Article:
No mercy in mental health system, even for children
Was ever a bait-and-switch more cruel than this?
There is so much to anger and appall us in the new Spotlight Team investigation into the grim consequences of state psychiatric hospital closings in Massachusetts. Decades ago, we were promised a humane, community-based system to replace the awful institutions where mentally ill people were warehoused and forgotten.
What we got is tragically far from humane. It’s not even a really a system. Instead, it’s a tangled mess of impossible choices.
The murders described in the Spotlight story represent the most dramatic consequences of inadequate treatment. But behind those shocking cases are legions of invisible stories: of men and women falling through giant cracks in the health care system, unable to get help for illnesses that cut short or lay waste to their lives; of mothers and fathers and brothers and daughters, with jobs and families to keep up, devoting their lives to fulfilling a duty that is the fundamental reason government exists — protecting the vulnerable.
We closed the institutions and shifted the burden of care to the very people least able to take it on. We ask people with serious mental illness to navigate a system that they are, by definition, unable to command. We put it on the people who love them — people already in worlds of pain — to somehow find a way over the insurance companies’ high hurdles and into criminally underfunded inpatient services. We set them up to fail, driving them to emergency rooms, courtrooms, prisons.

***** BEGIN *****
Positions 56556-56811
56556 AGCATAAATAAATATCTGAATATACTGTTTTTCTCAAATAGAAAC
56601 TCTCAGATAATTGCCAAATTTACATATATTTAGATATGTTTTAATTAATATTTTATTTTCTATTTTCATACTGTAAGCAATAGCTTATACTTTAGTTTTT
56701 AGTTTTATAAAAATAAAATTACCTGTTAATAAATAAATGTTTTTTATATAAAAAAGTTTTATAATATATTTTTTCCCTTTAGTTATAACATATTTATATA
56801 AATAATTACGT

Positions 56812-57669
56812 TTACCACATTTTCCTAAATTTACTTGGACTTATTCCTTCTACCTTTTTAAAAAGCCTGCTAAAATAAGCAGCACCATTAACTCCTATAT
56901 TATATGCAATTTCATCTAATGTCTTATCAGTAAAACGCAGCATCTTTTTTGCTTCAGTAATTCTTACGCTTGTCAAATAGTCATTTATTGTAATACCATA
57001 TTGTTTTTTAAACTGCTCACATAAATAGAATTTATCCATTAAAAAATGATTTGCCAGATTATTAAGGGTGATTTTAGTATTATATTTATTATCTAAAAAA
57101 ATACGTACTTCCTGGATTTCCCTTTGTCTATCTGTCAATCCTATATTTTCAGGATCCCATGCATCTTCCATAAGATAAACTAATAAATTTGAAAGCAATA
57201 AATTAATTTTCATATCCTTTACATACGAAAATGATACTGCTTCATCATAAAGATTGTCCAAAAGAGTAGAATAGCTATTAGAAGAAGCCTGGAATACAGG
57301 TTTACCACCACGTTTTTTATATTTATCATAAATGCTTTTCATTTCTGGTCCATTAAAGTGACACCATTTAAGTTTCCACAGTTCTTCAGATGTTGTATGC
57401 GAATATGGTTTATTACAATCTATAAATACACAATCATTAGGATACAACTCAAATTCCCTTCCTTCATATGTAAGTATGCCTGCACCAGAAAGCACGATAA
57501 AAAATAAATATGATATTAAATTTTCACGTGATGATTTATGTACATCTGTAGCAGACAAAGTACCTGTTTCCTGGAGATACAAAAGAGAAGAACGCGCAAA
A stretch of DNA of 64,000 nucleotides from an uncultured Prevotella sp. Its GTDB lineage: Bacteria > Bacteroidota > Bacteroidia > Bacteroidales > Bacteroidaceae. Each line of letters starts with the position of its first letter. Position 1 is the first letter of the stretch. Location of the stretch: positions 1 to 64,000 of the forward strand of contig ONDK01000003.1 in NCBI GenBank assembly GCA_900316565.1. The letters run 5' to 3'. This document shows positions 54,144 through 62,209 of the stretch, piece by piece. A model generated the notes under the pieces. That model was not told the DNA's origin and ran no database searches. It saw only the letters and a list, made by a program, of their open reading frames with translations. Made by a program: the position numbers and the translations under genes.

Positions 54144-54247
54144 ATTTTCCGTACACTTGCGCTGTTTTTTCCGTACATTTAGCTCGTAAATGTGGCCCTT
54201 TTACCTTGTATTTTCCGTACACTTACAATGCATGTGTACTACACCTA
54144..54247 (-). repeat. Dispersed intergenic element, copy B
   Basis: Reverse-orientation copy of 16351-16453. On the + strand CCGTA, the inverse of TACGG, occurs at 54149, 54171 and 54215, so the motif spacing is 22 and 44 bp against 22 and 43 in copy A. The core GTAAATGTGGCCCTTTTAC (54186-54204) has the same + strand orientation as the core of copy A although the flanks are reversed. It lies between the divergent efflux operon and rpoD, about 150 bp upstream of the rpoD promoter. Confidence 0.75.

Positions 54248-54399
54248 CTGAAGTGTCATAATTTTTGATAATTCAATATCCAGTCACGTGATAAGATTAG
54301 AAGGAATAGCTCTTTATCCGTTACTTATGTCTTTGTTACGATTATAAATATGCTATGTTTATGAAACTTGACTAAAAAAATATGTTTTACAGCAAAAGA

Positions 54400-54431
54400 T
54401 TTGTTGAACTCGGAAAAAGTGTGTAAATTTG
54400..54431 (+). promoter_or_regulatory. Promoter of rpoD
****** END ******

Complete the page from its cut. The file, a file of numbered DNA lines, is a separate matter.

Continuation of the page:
We have shown no mercy, even when the patients are children. South Shore Hospital in Weymouth, like so many hospitals, has been forced to pick up the slack, taking in people with mental illnesses that require intensive, around-the clock treatment — treatment the hospital is not equipped to give. Children have been stranded in the emergency department there for days or weeks, waiting for a miracle: a bed in a residential program that can make them better. One girl was recently stranded at the hospital for 52 days.
“At any age, it’s unconscionable to spend weeks awaiting care,” said Dr. Jason Tracy, the hospital’s chief of emergency medicine. “But it particularly hits us hard when we have a young child — 8, 9, 10 years old — spending weeks in a busy emergency department with no access to natural light.”
Tracy and his colleagues take this hard: They’ve spent years trying to do right by kids with mental illness, but in the end, they’re at the mercy of the system, just like the kids and their parents are. They can’t just order up treatment for mental illness the way they would for diabetes: Everything has to be approved by the insurance companies. Patients with good coverage get more options. Patients with poor or no insurance are out of luck. And no patient can be moved to a treatment center if there are no beds available there.
“I want to take care of these patients,” said chief of pediatrics Mark Waltzman. “I wouldn’t stand there and let a trauma patient bleed out without doing something. I feel like I am letting these patients down because I am not able to help them.”
Waltzman arrived for an ER shift a few weeks ago to find that nine of his 11 pediatric beds were taken by mental health patients. When we fail patients with mental illness, the whole system feels the strain. The ER is already scary enough for children. Being around other kids who are potentially violent, or who are crying out in pain while they’re being sutured, just multiplies the trauma for everybody.
Parents who bring their kids into the ER because they’ve threatened to harm themselves or others grow to regret their decisions when they’re stuck there for days or weeks.
“The system is failing all of us,” Waltzman said.
He worries that being trapped in an ER once will make parents more reluctant to seek help in other emergencies, preferring to take their chances at home.
“It rips my heart apart,” Waltzman said.
It’s bad enough that we do this to adults. These are children, for heaven’s sake.
We don’t warehouse people with mental illness any more. But it seems we’re as determined as ever to forget them.